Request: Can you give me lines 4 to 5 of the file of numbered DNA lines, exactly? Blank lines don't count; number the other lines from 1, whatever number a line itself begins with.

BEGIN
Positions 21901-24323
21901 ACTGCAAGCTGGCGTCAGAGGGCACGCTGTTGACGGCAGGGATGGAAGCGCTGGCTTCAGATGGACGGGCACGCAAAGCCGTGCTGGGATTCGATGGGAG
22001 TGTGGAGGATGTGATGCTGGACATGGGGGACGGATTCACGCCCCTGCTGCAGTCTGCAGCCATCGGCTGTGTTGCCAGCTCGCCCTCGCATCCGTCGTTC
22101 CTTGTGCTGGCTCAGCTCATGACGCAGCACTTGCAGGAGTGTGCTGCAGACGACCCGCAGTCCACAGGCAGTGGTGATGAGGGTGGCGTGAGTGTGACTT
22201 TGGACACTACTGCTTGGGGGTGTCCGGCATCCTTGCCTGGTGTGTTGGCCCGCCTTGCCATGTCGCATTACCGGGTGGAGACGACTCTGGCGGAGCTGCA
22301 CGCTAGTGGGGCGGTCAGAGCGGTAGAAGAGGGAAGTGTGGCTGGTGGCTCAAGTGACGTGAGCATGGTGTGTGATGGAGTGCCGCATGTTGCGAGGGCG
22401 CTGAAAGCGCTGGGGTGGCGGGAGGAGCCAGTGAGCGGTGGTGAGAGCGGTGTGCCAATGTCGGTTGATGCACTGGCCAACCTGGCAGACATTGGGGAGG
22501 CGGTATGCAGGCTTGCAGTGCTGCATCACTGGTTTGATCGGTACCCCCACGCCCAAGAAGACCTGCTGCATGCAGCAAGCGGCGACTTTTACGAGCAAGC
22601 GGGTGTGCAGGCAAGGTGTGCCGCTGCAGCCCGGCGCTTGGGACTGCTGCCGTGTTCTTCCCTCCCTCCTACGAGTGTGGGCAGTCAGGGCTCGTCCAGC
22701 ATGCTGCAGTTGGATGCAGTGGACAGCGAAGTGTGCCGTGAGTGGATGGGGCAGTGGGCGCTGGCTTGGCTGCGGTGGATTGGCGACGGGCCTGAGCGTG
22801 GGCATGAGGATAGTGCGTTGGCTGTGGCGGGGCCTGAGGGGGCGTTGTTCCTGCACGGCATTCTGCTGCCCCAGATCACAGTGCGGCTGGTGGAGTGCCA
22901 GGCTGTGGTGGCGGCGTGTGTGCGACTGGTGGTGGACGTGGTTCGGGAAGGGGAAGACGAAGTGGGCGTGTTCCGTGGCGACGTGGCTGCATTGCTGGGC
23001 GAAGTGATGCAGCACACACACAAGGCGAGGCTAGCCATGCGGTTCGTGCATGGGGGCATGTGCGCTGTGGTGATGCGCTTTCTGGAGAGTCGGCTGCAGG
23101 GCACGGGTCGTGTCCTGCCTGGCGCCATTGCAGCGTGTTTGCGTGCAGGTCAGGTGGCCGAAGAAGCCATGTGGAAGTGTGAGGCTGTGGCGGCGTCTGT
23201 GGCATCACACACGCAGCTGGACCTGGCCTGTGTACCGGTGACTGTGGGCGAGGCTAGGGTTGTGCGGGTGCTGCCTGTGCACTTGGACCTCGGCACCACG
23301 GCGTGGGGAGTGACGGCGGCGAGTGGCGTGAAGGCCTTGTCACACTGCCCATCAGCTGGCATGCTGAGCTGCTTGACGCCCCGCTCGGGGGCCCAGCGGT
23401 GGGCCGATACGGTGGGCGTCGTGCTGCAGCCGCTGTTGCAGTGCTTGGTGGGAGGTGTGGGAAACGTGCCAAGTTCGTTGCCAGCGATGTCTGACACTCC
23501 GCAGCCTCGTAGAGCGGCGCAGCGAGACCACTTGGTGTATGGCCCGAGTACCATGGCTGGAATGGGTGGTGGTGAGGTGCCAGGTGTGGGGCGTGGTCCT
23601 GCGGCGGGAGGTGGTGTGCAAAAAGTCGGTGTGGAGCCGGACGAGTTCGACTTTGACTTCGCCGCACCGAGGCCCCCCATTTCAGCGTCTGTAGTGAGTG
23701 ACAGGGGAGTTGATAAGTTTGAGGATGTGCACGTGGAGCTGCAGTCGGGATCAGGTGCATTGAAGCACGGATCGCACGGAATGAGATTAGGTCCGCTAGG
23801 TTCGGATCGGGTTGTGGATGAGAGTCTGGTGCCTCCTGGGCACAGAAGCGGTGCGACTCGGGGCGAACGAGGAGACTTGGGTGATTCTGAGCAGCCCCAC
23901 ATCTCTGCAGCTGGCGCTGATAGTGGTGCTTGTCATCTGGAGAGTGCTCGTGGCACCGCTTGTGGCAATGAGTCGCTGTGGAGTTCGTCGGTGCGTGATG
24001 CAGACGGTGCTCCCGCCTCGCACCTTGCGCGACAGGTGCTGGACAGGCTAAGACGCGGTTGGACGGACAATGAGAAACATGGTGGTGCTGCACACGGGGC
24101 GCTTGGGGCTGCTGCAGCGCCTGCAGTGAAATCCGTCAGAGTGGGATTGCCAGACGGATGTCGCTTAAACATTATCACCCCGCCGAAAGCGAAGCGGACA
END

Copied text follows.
22101 CTTGTGCTGGCTCAGCTCATGACGCAGCACTTGCAGGAGTGTGCTGCAGACGACCCGCAGTCCACAGGCAGTGGTGATGAGGGTGGCGTGAGTGTGACTT
22201 TGGACACTACTGCTTGGGGGTGTCCGGCATCCTTGCCTGGTGTGTTGGCCCGCCTTGCCATGTCGCATTACCGGGTGGAGACGACTCTGGCGGAGCTGCA